The conference operates one Hope Media that serves as the center of recording, and broadcasting good news of the everlasting gospel within the conference and nation–wide.
List of Presidents
Central Nyanza Field/East Nyanza Field: Simon D. Otieno (1960-1964), A.L. Davy (1960-1964); Y. Lusingu (1965-1966), E. Wanjara (1966-1968), E. Wanjara, Central Nyanza (1968-1974); Arthur I. Davy, East Nyanza Field (1968-1970); Z. Bina, East Nyanza (1970-1974); Z. Bina, Central Nyanza (1975-1977), M. Rutoryo, East Nyanza (1975-1977).
Mara Field and Mara-Kagera Field: H. Kija Mashigan (1978-1984); T. Chacha (1985-1987).
Mara-Kagera Conference and Mara Conference: Lameck Mwamukonda (1988-1991); Lameck Chacha (1992); Joshua Kajula (1993-1996), David W. Kihogo (1997-2000), Caleb Migombo (2001), James Machage (2002-2010), Daud Makoye (2011-2015), George Ojwang Ezekiel (2016-).
2020 Annual Statistical Report: vol 2. Silver Spring, MD: Office of Archives, Statistics and Research, 2020.
Abraham C. Enns, “German East Africa,” ARH, June 29, 1911.
Busegwe Girls’ School Board Secretariat, 2020 Board Minutes, Busegwe Girls’ School archives, Mara, Tanzania.
Bwasi Adventist Secondary school Board Secretariat, 2020 Board Minutes, Bwasi Secondary School archives, Mara, Tanzania.
“Development of Seventh-day Adventist Work.” African Seventh-day Adventist History. Accessed March 10, 2020. https://www.africansdahistory.org/tanzania/.
Hoeschele, Stefan. Centennial Album of the Seventh-Day Adventist church in Tanzania. Arusha, TZ: Tanzania Union of Seventh-day Adventists, 2003.
Hoeschele, Stefan. Christian Remnant, African Folk Church. Leiden, the Netherlands: Koninklijke Brill NV, 2007.
Hope International Adventist School committee Secretariat, 2020 Committee Minutes, Hope International Adv. School archives, Mara, Tanzania.
Ikizu High School Board Secretariat, 2020 Board Minutes, Ikizu High School archives, Mara, Tanzania.
Kameya Adventist Sec. School Board Secretariat, 2020 Board Minutes, Kameya Adventist Secondary School archives, Mara, Tanzania.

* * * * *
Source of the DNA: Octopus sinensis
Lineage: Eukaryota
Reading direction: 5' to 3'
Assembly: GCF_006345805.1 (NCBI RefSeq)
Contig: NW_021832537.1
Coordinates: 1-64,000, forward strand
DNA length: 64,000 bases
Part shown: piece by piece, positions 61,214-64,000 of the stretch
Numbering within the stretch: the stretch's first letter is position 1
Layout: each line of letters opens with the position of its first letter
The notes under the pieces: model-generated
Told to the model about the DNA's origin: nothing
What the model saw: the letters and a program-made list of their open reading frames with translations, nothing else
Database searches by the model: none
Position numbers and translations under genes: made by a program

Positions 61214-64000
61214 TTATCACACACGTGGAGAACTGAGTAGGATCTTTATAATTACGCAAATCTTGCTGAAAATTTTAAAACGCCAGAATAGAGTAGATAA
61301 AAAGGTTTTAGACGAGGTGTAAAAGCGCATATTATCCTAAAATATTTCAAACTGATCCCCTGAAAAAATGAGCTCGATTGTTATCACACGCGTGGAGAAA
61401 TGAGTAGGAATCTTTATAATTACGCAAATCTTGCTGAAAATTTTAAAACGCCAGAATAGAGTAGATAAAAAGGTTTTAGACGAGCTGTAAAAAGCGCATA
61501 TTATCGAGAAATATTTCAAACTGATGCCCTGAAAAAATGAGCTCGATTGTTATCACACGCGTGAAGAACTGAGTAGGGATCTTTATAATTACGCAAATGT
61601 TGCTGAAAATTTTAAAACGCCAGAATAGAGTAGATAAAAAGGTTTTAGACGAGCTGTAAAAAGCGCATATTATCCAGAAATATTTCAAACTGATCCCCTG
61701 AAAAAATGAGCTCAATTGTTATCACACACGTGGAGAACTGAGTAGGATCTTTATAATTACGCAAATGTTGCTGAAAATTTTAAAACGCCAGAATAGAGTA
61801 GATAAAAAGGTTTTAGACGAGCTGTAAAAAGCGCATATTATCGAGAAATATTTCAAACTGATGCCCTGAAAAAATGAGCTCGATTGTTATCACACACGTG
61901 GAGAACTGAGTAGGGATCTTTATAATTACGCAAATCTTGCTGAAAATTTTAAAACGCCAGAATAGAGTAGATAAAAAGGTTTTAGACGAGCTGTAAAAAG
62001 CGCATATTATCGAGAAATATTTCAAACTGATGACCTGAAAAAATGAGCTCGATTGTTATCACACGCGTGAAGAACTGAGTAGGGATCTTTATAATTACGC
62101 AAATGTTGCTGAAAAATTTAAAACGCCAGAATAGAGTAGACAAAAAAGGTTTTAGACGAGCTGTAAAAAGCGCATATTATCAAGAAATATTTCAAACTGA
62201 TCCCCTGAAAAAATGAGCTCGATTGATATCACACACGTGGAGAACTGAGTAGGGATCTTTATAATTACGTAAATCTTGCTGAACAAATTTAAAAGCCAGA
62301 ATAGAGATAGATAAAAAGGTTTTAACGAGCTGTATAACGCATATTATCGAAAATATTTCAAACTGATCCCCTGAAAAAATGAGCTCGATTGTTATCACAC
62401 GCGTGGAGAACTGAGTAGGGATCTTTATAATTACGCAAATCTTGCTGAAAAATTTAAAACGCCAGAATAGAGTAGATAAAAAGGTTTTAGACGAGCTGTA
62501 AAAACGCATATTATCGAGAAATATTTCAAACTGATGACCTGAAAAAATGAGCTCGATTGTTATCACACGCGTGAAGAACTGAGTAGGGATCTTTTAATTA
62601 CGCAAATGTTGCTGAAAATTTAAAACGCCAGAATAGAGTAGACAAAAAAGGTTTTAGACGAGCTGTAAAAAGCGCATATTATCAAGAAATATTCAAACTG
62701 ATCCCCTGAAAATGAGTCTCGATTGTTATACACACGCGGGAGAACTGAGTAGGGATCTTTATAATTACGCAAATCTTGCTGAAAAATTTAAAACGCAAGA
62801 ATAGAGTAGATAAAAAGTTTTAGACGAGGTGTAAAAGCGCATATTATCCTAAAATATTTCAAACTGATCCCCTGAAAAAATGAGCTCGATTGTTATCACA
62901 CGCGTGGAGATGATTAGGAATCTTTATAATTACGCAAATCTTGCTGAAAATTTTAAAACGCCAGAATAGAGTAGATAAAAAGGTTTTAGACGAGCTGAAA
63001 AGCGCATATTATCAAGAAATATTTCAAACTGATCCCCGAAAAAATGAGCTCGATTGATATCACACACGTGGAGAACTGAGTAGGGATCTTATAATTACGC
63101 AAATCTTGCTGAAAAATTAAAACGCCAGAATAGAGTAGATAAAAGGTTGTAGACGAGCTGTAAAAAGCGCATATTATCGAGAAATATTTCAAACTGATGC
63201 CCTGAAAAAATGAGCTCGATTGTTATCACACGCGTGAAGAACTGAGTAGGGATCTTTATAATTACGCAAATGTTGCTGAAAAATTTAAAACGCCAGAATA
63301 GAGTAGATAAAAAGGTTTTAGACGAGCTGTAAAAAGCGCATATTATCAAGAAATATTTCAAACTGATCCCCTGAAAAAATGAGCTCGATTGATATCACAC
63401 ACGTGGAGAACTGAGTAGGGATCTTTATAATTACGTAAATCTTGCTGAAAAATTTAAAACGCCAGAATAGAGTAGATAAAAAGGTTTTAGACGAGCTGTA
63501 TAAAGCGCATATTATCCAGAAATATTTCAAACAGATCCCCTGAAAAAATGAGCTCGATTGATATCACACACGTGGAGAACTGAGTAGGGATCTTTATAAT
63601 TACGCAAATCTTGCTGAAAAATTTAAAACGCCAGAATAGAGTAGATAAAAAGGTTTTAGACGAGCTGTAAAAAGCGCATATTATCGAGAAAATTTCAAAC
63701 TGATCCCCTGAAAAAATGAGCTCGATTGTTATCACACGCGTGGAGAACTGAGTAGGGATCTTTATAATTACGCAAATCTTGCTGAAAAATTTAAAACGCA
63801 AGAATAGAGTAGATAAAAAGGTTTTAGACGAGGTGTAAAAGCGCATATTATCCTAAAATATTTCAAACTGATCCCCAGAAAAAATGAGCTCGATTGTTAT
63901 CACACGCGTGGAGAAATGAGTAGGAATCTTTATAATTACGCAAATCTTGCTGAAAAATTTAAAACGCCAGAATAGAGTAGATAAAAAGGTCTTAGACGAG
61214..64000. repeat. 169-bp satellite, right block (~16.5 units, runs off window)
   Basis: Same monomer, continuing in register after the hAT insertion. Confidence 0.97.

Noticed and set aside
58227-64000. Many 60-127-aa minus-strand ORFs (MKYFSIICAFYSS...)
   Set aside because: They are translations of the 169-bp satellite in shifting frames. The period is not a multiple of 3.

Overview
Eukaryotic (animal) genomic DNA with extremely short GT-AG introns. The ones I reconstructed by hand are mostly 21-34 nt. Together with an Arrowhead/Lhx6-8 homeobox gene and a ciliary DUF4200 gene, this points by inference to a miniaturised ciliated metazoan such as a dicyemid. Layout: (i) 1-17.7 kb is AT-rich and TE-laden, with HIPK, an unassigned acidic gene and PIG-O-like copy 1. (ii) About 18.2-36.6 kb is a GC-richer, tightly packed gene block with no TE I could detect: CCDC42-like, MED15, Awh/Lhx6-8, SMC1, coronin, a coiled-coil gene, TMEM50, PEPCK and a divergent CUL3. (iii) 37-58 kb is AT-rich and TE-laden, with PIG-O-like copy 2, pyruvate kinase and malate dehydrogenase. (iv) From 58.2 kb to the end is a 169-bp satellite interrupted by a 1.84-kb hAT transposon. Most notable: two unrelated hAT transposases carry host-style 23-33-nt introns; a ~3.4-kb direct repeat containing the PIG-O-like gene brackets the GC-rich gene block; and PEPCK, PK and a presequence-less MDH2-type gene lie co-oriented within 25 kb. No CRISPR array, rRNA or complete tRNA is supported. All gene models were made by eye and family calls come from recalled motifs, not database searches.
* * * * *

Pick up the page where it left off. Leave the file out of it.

Kangalu B. Elineema, Historia ya waadventista wa Sabato nchini Tanzania 1903-2014 (Dar es Salaam, Tanazania: NEEC General Traders, 2015).
Minutes of the Year-End meeting of the Majita-Ukerewe Field, held at Bwasi, Dec. 6-9,1967.
Muderspach Memorial Adventist School committee Secretariat, 2020 Committee Minutes, Muderspach Memorial Adv. School archives, Mara, Tanzania
Nimrod Masoma Lugoe, Historia ya Kanisa la waadventista wasabato katika mkoa wa Mara, 1909 – 2000.
Nyabehore Adventist Secondary School Board Secretariat, 2020 Board Minutes, Nyabehore Adv. Sec. School archives, Mara, Tanzania.
Nyansincha Adventist Secondary school Board Secretariat, 2020 Board Minutes, Nyansincha Adv. Sec. School archives, Mara, Tanzania.
Seventh-day Adventist Yearbook, various years, http://documents.adventistarchives.org/Yearbooks/Forms/AllItems.aspx.
“Mara Conference,” Seventh-day Adventist Yearbook (2021), https://www.adventistyearbook.org/entity?EntityID=13664.↩
Minutes of Majita-Ukerewe Field Committee, held at Bwasi, Nov. 1, 1960, Majita mission church history action 19/60, Mara Conference archives.↩
Seventh-day Adventist Yearbook (1961).↩
Minutes of the Year-End Meeting of the Majita-Ukerewe Field, held at Bwasi, Dec. 6-9, 1967. Change of name of Majita – Ukerewe field, action no. 298/110/67 T.U.↩
Seventh-day Adventist Yearbook (1978).↩
Seventh-day Adventist Yearbook (1983).↩
Seventh-day Adventist Yearbook (1988).↩
Seventh-day Adventist Yearbook (1991).↩
Stefan Hoeschele, Christian Remnant, African Folk Church (Leiden, the Netherlands: Koninklijke Brill NV, 2007), 114.↩
Kangalu B. Elineema, Historia ya waadventista wa Sabato nchini Tanzania (Dar es Salaam, Tanzania: NEEC General Traders, 2015), 11.↩
Nimrod Masoma Lugoe, Historia ya Kanisa la waadventista wasabato katika mkoa wa Mara, 1909–2000.↩
Abraham C. Enns, “German East Africa,” ARH, June 29, 1911, 12.↩
Stefan Hoeschele, Centennial Album of the Seventh-day Adventist Church in Tanzania (Arusha, Tanzania: Tanzania union of Seventh-day Adventists, 2003), 13.↩
Ikizu High School Board Secretariat, 2020 Board Minutes, Ikizu High School archives, Mara, Tanzania.↩
Busegwe Girls’ School Board Secretariat, 2020 Board Minutes, Busegwe Girls’ School archives, Mara, Tanzania.↩
Bwasi Adventist Secondary school Board Secretariat, 2020 Board Minutes, Bwasi Secondary School archives, Mara, Tanzania.↩
Nyansincha Adventist Secondary School Board Secretariat, 2020 Board Minutes, Nyansincha Adventist Secondary School archives, Mara, Tanzania.↩
Nyabehore Adventist Secondary School Board Secretariat, 2020 Board Minutes, Nyabehore Adventist Secondary School archives, Mara, Tanzania.↩
Kameya Adventist Secondary School Board Secretariat, 2020 Board Minutes, Kameya Adventist Secondary School archives, Mara, Tanzania.↩
Muderspach Memorial Adventist School committee Secretariat, 2020 Committee Minutes, Muderspach Memorial Adv. School archives, Mara, Tanzania.↩
Hope International Adventist School committee Secretariat, 2020 Committee Minutes, Hope International Adventist School archives, Mara, Tanzania.↩
Personal knowledge of the author as secretary of Mara Conference.↩